It might not be obvious at first, but Grace also portrays a woman who is strong and independent. Some people might think that she abandons her husband by deciding to leave on the noon train. Maybe, but it also shows us that she makes decisions for herself. Then, [spoiler] at the end, when she finally decides to leave the train and go find her husband in the fight, she becomes the second heroine and proves us her great love for her new husband and her courage to do something she will normally not do: kill. [end of spoiler].
This scene between Grace and Katy Jurado, who plays Helen Ramírez, Kane and Miller’s ex-girlfriend, is a delight. It shows us a strong opposition between the woman of character (Helen) and the woman of values (Amy). Due to Helen and Will pasts, we are afraid the two ladies might not stand each other, but, on the contrary, we realize they kind of complete each other. We may also say that it’s thanks to Helen if Amy finally decides to help her husband. She makes her understand that she has to fight for her man if she loves him. For her clever performance as Helen Ramírez, Katy Jurado won a Golden Globe Award.
Grace was not happy with her performance and said about it that she was too wooden, but Fred Zinnemann found positivism in this and claimed that Grace’s lack of experience as an actress combined to, yes, he had to admit, the fact that she was a bit wooden only made her character more adorable and more touching. It was perhaps the perfect type of acting for someone like Amy Kane.
I have a great collection of Grace Kelly’s pictures and some of my favourites are these shots that were taken on the set of the film:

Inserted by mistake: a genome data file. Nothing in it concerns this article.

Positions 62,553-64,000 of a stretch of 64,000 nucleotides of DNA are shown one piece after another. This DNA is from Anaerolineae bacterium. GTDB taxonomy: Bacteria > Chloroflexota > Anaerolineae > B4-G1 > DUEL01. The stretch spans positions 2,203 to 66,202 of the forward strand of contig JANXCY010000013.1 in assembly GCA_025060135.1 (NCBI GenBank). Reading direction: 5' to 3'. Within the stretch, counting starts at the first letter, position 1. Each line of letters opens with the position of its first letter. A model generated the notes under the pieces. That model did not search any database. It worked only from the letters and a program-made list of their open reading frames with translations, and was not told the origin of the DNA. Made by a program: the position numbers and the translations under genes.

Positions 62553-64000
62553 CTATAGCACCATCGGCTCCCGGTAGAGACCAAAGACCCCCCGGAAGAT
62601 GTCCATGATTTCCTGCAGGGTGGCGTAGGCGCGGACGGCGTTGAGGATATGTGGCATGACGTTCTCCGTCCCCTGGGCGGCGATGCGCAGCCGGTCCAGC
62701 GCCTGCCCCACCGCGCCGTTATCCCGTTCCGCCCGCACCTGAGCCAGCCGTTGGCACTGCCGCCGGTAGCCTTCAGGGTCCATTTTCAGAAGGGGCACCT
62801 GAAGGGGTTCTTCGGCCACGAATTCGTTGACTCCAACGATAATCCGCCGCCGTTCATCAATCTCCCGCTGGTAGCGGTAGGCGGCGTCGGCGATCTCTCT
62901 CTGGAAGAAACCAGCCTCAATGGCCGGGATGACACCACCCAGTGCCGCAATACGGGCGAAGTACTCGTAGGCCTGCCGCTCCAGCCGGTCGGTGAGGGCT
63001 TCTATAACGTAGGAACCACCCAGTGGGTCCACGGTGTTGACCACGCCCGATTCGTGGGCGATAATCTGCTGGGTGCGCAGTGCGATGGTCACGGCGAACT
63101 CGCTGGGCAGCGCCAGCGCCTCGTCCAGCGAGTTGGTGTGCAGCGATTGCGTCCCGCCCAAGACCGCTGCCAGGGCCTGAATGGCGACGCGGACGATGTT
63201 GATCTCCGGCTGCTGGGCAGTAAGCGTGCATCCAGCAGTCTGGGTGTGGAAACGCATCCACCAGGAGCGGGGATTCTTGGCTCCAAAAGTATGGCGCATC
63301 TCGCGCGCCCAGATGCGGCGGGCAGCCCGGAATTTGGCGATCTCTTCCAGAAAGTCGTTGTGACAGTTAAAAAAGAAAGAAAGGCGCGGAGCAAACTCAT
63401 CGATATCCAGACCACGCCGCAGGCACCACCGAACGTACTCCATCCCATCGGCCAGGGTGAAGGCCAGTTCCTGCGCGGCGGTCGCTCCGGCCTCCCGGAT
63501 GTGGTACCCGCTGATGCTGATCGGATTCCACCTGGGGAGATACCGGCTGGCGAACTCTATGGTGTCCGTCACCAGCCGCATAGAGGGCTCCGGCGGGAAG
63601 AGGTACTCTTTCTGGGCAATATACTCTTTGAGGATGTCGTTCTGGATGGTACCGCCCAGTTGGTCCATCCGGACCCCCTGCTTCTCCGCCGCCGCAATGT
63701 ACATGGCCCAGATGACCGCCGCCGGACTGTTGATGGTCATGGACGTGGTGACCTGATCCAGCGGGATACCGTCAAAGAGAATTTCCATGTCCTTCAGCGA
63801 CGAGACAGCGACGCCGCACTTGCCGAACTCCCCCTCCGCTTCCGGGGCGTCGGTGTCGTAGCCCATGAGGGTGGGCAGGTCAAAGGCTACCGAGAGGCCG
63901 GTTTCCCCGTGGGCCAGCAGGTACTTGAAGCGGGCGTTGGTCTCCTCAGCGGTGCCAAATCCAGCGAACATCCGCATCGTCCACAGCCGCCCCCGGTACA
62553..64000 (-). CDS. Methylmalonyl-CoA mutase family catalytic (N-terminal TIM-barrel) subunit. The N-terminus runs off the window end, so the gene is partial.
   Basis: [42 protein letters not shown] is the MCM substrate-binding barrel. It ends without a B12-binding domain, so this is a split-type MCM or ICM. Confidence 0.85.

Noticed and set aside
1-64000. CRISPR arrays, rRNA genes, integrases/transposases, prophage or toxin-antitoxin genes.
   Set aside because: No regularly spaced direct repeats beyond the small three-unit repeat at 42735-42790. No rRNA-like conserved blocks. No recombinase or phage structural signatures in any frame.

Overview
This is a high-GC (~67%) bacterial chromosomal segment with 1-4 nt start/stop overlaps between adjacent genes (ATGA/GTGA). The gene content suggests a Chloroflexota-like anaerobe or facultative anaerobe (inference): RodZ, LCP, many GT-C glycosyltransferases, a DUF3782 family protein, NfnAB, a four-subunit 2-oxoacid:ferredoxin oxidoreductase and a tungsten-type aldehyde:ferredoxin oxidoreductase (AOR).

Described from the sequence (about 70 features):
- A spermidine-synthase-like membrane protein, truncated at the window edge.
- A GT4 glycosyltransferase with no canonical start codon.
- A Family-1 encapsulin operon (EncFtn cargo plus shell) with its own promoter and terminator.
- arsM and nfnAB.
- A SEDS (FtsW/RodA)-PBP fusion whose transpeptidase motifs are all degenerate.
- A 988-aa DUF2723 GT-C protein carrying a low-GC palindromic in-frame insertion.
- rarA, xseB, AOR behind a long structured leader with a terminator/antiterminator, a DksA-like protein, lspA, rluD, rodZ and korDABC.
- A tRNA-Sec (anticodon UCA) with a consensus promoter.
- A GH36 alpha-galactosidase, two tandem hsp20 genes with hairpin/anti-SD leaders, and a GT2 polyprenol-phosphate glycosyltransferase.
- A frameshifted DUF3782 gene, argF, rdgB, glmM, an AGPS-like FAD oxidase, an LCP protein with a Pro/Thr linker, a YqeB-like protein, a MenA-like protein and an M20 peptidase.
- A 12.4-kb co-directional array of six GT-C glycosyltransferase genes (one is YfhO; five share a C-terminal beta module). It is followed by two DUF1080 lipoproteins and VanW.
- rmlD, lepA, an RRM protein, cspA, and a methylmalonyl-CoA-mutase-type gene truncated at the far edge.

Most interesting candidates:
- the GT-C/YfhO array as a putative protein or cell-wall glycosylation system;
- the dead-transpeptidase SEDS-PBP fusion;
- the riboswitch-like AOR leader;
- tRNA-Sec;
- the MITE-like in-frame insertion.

It has often been said that Gary Cooper was too old for Grace Kelly. Yes, it’s true. She was 23 and he was around 50. There’s a big age difference, but, due to the fact that I love Gary Cooper, I don’t mind much. As a matter of fact, I think Grace and him look good together. There is a beautiful chemistry between them (one of my favourite moments is, at the end, [spoiler] when they hug each other after Miller’s death [end of spoiler]. There’s so much tenderness, so much beauty in this moment. Younger actors such as Gregory Peck, Marlon Brando, Montgomery Clift and Charlton Heston were also listed for the role, but, to be honest, I couldn’t imagine someone else than Gary Cooper as Will Kane. The film simply BELONGS to him. It’s, in my opinion, his best performance, and it isn’t surprising that he won his second Oscar for it. His acting game is full of subtlety and full of honesty. Kane AND Gary Cooper are simply heroes in this film. For once, I have to say, no supporting actors surpass the main one.
The rest of the cast is marvelous too, but I’d like to focus on other aspects of the film now.
Something I’ve always loved about High Noon is how the music and the image share the film space so well. To me, this film is like a big choreography. I couldn’t imagine High Noon without “Do Not Forsake Me, Oh My Darlin'” or without Dimitri Tiomkin’s glorious, suspenseful and memorable score. It’s a must to the film and it reflects its atmosphere so well.
My favourite moment, precisely due to the image and the music, might be the opening. I mean, when I was watching the film yesterday, I just started it over three times because I just love its opening. We start hearing Tex Ritter singing “Do Not Forsake Me” and Lee Van Cleef is the first actor to make an entrance. He advances toward the camera with style and his unique look. Even if he has a small part in the film, this moment glorifies him for sure. Then, Sheb Wooley and Robert J. Wilke arrive and add even more magnificence to this scene.
It’s no wonder why High Noon won the Oscar for best editing. This one plays with the multiple possibilities and creates a great dynamism in a film that, first, remains quite simple. The camera shots are perfectly chosen to convince our eyes and make this film unforgettable.